Massive cyber attack affects nearly 1,000 organizations including health plans and Medicaid patient data
Plus: UnitedHealthcare is fined $800k by HHS
Good morning and happy Friday. Welcome to the Friday Pulse Check newsletter from Fulcrum Strategies. I don’t have anything to say about Wednesday’s GOP debate because the candidates simply did not talk about anything related to healthcare. The closest I heard was one candidate (I can’t even remember who) said the word “Medicare.” So, with that, here is what else is happening in the healthcare world.
In the news:
UHC fined $800,000 by HHS
UnitedHealthcare will pay an $80,000 settlement to the HHS and OCR due to a potential violation of the HIPAA Privacy Rule's access provision. An individual's complaint from March 2021 stated that UnitedHealthcare didn't promptly provide medical records upon request made on January 7, 2021. The records were only received in July 2021 after OCR began investigating. This marks the third complaint against UnitedHealthcare for delayed response to such requests. Read more from HHS.gov.
UnitedHealth Group’s LIVE stock price: UNH 0.00%↑
HIPAA Violation of the Week: Massive cyber-attack affects 58 million individuals
A massive cyber-attack led by the Clop ransomware gang has exposed the personal information of millions of health plan members, including Social Security numbers and medical history. The attack targeted the MOVEit file-transferring application used by various organizations. Over 988 organizations and 58 million individuals, including hospitals, health systems, and health plans, have been affected. Notable cases include data breaches at the Centers for Medicare and Medicaid Services; Medicaid data in Missouri, Oregon, Colorado, and Indiana; Maximus administrative services, CareSource, and UnitedHealthcare Student Resources. Read more in Becker’s Payer Issues.
Other articles of interest:
What do Americans think about weight loss drugs?
On the FLATLINING Podcast from Fulcrum Strategies this week, Ron and I had an interesting discussion about what Americans think about weight loss drugs. A recent poll from the Kaiser Family Foundation found that most Americans have a generally favorable opinion of those drugs and about half think they should be covered by insurance for people wanting to lose weight.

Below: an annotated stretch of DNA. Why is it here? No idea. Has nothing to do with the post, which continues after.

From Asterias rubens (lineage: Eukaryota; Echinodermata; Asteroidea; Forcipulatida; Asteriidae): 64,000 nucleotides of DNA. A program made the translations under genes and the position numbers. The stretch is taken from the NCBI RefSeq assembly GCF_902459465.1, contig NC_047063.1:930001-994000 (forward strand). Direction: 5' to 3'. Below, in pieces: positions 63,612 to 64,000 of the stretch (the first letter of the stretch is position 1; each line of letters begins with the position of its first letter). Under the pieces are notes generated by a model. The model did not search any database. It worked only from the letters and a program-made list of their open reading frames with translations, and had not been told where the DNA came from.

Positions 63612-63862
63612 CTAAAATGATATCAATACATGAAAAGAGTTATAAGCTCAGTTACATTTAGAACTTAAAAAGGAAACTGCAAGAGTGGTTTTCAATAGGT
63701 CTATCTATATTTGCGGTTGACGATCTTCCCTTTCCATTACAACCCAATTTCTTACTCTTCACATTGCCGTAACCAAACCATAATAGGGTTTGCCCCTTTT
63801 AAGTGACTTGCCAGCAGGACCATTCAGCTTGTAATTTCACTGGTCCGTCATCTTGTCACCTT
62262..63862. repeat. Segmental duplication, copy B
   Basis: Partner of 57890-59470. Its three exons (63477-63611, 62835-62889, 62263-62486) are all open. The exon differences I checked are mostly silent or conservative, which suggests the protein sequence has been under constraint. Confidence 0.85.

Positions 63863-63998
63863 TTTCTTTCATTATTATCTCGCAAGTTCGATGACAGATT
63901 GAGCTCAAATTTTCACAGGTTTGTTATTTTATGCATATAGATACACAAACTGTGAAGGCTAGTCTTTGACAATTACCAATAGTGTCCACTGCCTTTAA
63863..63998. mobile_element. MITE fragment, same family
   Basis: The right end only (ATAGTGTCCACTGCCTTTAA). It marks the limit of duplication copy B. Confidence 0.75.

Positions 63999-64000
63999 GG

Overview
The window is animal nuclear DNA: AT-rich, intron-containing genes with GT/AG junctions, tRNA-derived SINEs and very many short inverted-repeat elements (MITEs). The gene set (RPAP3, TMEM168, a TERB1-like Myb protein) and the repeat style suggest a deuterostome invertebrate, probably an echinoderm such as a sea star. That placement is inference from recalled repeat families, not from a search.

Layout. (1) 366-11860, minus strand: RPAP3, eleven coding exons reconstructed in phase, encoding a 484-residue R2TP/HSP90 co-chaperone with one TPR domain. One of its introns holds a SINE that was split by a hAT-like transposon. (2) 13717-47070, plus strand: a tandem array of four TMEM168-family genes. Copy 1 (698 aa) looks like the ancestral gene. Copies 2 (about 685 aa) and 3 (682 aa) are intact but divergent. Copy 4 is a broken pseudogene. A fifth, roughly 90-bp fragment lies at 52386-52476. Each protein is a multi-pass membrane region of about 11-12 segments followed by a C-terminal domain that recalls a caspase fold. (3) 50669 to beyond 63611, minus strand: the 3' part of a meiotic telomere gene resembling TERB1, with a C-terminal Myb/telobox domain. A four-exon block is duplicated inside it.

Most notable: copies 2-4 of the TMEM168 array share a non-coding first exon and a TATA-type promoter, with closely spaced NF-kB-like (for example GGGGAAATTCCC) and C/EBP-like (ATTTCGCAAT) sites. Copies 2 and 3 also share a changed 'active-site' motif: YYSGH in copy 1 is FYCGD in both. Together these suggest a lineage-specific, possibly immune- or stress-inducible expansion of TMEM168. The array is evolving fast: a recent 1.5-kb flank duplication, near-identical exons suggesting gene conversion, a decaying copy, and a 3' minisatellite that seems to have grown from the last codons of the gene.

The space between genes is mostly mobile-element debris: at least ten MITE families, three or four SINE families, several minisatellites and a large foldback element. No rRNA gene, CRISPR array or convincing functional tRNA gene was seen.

This topic furthers our discussion on what health plans, including Medicare, should and shouldn’t cover and why. Right now, none of the health plans are covering Novo Nordisk’s Wegovy. Why? If one plan steps out and covers it, none of the others will because patients will flock to that one health plan; it saves the others money.
Novo Nordisk’s LIVE stock price: NVO 0.00%↑
I’ve said before on the podcast that I am generally skeptical of increased regulation, but I’ve also said that a little regulation can go a long way. This may be an instance where regulation on what should and shouldn’t be covered by insurance or Medicare could be beneficial to patients and to the nation’s public health as a whole.
Don’t have time to listen to the whole thing or just want a preview? Check out this short:
A new report from the Center for Strategic and International Studies recently looked at the mental health toll on Ukraine. The ongoing conflict in Ukraine has intensified mental health challenges, affecting millions of citizens, including children, veterans, internally displaced people, and those with disabilities.
The war's toll on healthcare infrastructure has exacerbated the situation, with over 1,000 attacks on healthcare facilities and personnel verified by the WHO. The Ukrainian government and international partners are responding with efforts to provide immediate and long-term mental health support.
They write that a systems-based approach is being adopted, aiming to integrate mental health services into primary care, community-based care, and public education programs. However, challenges remain, including funding constraints and workforce shortages. Addressing mental health is crucial for Ukraine's recovery and the well-being of its citizens. Read more from CSIS.
Have a good weekend,